•A hedge fund has concocted a complicated Tesla strategy.
•That strategy is symptomatic of investor confusion around Tesla.
•Investors want Tesla to remake the car business — but it already has.
Tesla is a gravity-defying stock. After an epic run over the first quarter of 2017, it reported a predictable titanic loss — and yet shares remain above $300, giving Tesla a market cap larger that Ford and on par with General Motors.
A fundamental analysis of Tesla is sort of terrifying. The company is taking a claimed gross margin in the 20%-30% ballpark and turning it into a cash-incinerating rush to build a car that it intends to sell for $35,000. That’s a margin-obliterating strategy; Tesla’s only hope with the Model 3 is to be able to make back its money on scale.
The scale is ambitious. By 2020, a million vehicles could be rolling off the assembly lines (probably at more than one factory, as Tesla has the capacity at its Fremont, Calif. plant for only around 500,000).
Between then and now, we can enjoy the spectacle of Tesla investors tying themselves in elaborate knots to come up with investment plans.
Take Chamath Palihapitiya, a Silicon Valley hedge-fund manager who appears to be simultaneously very bullish and very confused about Tesla. Like many other tech guys, Palihapitiya probably thinks that Tesla holds the key to a monopolistic future in which its electric vehicles will literally run everything else off the road.
But with EVs making up only about 1% of global sales, there’s still a ways to go before Tesla takes over. The company’s stock is up over 1,000% since its 2010 IPO, but with that massive gain has come routinely gut-churning volatility.
This makes it tricky to figure out when to actually buy Tesla’s stock. If you dove in last year, you’d have booked a lovely gain by now. But if you bought in late in 2015, you would have endured a will-testing swoon.
Chaos yields complexity
Palihapitiya’s solution is to avoid buying Tesla’s actual stock and to instead buy its convertible debt. My colleague Linette Lopez checked out Palihapitiya’s presentation at the Sohn Conference on Monday and relayed his plan: “There is … a way to protect yourself from [Tesla’s] downside while sharing in the upside — the 2022 Tesla convertible bonds. Palihapitiya sees them as a reasonable coupon that pays a reasonable conversion price.”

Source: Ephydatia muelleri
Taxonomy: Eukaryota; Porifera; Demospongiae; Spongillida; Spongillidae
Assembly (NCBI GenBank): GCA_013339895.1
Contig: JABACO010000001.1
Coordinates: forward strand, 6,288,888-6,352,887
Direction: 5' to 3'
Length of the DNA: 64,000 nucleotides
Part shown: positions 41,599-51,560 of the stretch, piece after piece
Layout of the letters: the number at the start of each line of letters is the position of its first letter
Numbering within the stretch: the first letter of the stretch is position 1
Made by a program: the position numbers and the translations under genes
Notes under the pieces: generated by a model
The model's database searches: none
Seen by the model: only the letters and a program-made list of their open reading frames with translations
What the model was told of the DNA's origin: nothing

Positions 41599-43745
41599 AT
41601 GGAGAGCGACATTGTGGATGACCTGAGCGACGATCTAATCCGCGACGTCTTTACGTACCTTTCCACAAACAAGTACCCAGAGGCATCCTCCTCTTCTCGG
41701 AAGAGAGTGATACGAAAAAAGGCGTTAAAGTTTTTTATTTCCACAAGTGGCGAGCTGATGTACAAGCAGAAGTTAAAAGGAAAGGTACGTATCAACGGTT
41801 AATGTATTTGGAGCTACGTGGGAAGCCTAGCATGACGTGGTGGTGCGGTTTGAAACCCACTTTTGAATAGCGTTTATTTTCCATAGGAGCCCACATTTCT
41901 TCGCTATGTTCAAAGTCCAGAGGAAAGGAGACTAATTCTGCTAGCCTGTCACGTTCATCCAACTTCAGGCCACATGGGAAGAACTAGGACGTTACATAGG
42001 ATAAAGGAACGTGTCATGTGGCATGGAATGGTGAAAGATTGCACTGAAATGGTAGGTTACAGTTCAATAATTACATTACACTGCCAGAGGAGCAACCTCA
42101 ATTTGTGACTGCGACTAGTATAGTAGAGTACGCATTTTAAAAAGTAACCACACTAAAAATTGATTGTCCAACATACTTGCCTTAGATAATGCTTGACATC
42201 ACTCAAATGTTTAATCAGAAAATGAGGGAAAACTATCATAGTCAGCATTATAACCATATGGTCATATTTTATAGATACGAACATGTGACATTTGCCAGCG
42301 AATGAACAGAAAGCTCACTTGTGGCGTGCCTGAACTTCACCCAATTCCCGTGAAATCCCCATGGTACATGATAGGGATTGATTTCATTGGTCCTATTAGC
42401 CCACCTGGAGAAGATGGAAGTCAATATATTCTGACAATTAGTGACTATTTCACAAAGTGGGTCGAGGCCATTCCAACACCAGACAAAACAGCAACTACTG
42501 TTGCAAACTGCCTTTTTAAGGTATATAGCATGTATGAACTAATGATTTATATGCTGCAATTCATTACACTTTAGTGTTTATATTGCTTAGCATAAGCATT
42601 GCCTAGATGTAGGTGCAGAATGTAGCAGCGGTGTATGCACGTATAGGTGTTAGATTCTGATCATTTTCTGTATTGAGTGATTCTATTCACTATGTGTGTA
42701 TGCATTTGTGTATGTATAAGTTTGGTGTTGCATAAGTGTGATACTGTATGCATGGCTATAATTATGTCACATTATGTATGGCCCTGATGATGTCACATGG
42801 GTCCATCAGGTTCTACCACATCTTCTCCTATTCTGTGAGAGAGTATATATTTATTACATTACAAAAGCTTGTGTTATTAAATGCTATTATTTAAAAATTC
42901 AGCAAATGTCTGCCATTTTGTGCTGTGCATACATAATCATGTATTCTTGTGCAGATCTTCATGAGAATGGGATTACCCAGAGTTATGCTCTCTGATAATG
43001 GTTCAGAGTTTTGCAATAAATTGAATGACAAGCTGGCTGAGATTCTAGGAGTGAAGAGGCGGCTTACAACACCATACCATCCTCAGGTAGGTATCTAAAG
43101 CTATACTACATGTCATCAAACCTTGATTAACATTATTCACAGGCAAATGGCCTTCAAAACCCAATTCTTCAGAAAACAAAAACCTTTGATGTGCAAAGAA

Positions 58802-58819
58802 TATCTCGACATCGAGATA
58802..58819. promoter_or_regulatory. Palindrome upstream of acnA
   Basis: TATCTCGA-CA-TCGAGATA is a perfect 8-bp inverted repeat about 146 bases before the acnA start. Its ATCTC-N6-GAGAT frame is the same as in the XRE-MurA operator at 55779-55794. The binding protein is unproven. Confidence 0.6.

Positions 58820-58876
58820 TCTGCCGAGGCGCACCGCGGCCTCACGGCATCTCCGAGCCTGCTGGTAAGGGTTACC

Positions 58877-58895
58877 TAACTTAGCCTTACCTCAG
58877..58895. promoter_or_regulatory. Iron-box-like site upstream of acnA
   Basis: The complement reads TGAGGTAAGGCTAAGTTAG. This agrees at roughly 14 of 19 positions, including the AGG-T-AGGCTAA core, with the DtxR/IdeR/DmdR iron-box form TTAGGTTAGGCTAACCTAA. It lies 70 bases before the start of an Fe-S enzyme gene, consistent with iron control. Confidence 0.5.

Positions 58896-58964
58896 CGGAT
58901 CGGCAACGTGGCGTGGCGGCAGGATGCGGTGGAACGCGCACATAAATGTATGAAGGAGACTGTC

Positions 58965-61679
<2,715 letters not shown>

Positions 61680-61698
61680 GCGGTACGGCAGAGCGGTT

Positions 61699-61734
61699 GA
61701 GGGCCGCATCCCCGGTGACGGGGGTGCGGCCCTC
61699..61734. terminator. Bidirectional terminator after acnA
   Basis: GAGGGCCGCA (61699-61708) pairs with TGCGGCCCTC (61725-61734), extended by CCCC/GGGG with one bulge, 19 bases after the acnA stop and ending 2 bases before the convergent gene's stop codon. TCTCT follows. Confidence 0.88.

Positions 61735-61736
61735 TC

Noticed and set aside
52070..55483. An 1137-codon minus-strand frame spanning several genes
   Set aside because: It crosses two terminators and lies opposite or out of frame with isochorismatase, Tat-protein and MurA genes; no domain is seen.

According to Palihapitiya, with the 2022 bonds you’re “guaranteed not to lose money as long as Tesla’s worth $15 billion …. More importantly, while our downside is protected, if this guy manages to pull it off, we get 95% of the upside.”
That sounds pretty clever, and on its face it is. But consider what Palihapitiya is really saying. He’s telling you to buy into Tesla’s capital structure rather that invest in its actual stock. As an investment strategy, it comes off as skittish. True, if Palihapitiya is right, Tesla’s bonds will convert to equity in the future and if the stock continues to ride high, you share in the gain.
But there’s a non-trivial risk that Tesla goes to zero. And while there’s presumably decent liquidity with Tesla’s bonds, you’re locking yourself into what looks more like a hidden Tesla dividend than the company’s growth. Following this logic, you’re really saying that the only sure thing about Tesla — its volatility — is too much to handle, so you’ve got to come up with a workaround.
I’m not suggesting that Palihapitiya’s recommendation isn’t useful for some investors. But it is symptomatic of how Tesla bulls are overthinking everything about the company. If Tesla is laden with potential, then just buy the stock. Unless there’s a big pullback, Tesla may actually consider splitting before it ever turns a profit!